“Medkits let individuals prepare themselves and their families for possible biological incidents - be they naturally occurring or man-made - and they reduce the burden on federal officials who have to distribute desperately needed medications to thousands if not millions of people in a very short time frame,” he continues.

“Unfortunately, some public health experts and federal officials don’t like medkits because they fear that people can’t be trusted to use the materials only when necessary. This short-sighted mentality will make it much harder to get crucial countermeasures distributed appropriately when needed.”


“My car has better insurance than I do.”

Bumper sticker spotted in Silver Spring, Md.


The secret life of heath care reform and the testy mechanics of bipartisan cooperation will be exposed for all to see, beginning at 10 a.m. Thursday on C-SPAN, CNN, MSNBC, Fox News and other broadcast outlets as President Obama dukes it out, er, hosts a health care summit for Republicans.

Something to watch for: A group of 25 heavyweights - including Edwin Meese III, David Rifkin, Gary Bauer and Alfred Regnery - remind Republicans to ask the right questions about the constitutionality and legality of the legislation, via a letter to Sens. Mitch McConnell of Kentucky and Jon Kyl of Arizona, plus Reps. John A. Boehner of Ohio and Eric Cantor of Virginia.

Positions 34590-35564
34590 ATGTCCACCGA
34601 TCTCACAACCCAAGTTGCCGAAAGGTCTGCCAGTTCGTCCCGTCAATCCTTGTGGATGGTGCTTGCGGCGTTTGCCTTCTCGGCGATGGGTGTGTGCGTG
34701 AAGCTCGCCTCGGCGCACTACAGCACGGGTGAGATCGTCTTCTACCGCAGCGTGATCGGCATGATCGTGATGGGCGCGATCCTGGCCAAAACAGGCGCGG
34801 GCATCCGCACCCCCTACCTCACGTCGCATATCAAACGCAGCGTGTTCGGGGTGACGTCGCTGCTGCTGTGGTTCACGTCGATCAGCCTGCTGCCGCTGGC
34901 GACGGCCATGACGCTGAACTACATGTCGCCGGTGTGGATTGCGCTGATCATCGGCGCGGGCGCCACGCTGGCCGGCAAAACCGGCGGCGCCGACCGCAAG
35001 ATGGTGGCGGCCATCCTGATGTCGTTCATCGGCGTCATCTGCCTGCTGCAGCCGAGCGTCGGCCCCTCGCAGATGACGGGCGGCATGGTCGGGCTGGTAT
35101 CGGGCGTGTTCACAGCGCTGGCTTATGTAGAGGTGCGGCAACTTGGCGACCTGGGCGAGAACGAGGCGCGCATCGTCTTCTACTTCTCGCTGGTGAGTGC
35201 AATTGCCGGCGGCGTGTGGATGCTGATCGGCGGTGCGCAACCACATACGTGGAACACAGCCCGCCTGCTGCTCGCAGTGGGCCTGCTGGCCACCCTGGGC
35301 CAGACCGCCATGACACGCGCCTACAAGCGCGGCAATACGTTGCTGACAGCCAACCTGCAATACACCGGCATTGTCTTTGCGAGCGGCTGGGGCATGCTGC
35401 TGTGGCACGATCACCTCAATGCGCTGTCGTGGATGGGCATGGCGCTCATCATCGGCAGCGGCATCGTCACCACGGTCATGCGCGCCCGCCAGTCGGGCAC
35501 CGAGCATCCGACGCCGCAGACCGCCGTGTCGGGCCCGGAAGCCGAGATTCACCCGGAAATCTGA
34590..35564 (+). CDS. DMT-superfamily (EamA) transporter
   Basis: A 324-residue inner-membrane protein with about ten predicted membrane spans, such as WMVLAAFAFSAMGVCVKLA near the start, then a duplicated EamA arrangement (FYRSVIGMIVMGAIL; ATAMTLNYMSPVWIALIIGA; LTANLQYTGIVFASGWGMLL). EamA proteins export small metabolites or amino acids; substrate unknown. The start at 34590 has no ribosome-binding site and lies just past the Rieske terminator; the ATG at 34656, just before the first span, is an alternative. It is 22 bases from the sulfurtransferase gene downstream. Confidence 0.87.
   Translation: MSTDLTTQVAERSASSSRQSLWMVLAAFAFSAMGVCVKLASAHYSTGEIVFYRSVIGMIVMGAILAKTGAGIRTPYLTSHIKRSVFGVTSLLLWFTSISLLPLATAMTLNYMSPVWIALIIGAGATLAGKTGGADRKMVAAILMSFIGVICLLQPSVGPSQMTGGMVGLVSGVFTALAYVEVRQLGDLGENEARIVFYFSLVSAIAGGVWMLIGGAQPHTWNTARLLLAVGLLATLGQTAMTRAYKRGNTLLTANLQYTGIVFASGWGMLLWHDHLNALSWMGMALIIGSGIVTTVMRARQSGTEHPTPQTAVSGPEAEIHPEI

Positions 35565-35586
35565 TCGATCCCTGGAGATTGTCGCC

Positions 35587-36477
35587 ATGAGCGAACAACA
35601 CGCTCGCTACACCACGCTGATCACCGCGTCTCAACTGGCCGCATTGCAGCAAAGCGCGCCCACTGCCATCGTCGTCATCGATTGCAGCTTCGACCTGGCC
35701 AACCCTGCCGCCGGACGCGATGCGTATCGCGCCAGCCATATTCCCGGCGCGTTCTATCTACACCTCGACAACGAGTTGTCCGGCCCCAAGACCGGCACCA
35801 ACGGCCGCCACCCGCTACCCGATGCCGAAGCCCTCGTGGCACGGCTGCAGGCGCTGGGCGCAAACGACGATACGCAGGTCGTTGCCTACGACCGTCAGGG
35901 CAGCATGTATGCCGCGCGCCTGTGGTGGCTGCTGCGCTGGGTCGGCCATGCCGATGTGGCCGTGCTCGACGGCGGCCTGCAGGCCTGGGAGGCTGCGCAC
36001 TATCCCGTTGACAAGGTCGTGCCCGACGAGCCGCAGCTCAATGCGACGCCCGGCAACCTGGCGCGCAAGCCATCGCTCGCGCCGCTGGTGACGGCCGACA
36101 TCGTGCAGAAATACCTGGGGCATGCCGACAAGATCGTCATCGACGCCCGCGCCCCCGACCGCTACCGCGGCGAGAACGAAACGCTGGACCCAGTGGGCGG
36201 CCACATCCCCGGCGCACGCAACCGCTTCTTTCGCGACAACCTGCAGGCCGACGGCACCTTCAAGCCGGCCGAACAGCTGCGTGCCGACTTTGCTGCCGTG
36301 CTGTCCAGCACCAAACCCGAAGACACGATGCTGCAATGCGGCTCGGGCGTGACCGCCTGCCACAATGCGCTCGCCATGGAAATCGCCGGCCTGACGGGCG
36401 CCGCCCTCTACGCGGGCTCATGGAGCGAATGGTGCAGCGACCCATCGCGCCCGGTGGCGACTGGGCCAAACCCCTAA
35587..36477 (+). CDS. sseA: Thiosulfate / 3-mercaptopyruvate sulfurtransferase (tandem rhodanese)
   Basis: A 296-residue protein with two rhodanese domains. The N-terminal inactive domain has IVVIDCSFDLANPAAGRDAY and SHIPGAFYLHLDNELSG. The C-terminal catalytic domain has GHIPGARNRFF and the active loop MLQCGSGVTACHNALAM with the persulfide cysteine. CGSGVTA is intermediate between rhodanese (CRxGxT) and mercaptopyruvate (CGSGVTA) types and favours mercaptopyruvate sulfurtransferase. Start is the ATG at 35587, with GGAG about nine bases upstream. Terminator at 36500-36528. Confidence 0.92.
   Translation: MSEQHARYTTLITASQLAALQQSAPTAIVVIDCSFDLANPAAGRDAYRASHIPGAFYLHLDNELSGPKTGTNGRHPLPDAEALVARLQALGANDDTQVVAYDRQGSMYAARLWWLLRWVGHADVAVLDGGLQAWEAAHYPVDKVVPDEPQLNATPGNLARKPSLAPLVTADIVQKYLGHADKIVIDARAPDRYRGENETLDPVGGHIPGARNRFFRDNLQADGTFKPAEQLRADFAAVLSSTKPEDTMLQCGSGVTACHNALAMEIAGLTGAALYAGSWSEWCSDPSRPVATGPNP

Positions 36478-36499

“Our concerns about the constitutionality of the bills center on the individual health insurance mandate. Attorneys among us have analyzed the issue and concluded that requiring Americans to buy health insurance does not fall within the powers granted to Congress by the Constitution,” the group says.

“Moreover, our analysis indicates that if the House or Senate bill were to be enacted and upheld by the courts, the result would be a trial lawyer-driven explosion of health care and insurance litigation. In other words, not only do these bills fail to constrain trial lawyers’ drain on the health care system, they actually make the problem substantially worse.”

See the letter here: https://web.committeeforjustice .org


“We need to get the inspector generals involved. … Then we send that to the Justice Department.”

Sen. James M. Inhofe, Oklahoma Republican, announcing his call for three federal agencies to investigate “ridiculous” global warming claims by Al Gore and others, to Fox News.


• 51 percent of U.S., voters “fear” the federal government more than private insurance companies when it comes to health care decisions.

• 39 percent fear the insurers the most.

• 77 percent of Republicans and 52 percent of unaffiliated voters fear the government most.

• 64 percent of Democrats fear the insurance companies most.

• 56 percent of voters overall oppose the proposed heath care plan, 41 percent favor it.

Source: A Rasmussen Reports survey of 1,000 likely voters conducted Feb. 21 and 22.

Squawks, talks, windshield scrapers to jharper@washingtontimes.com.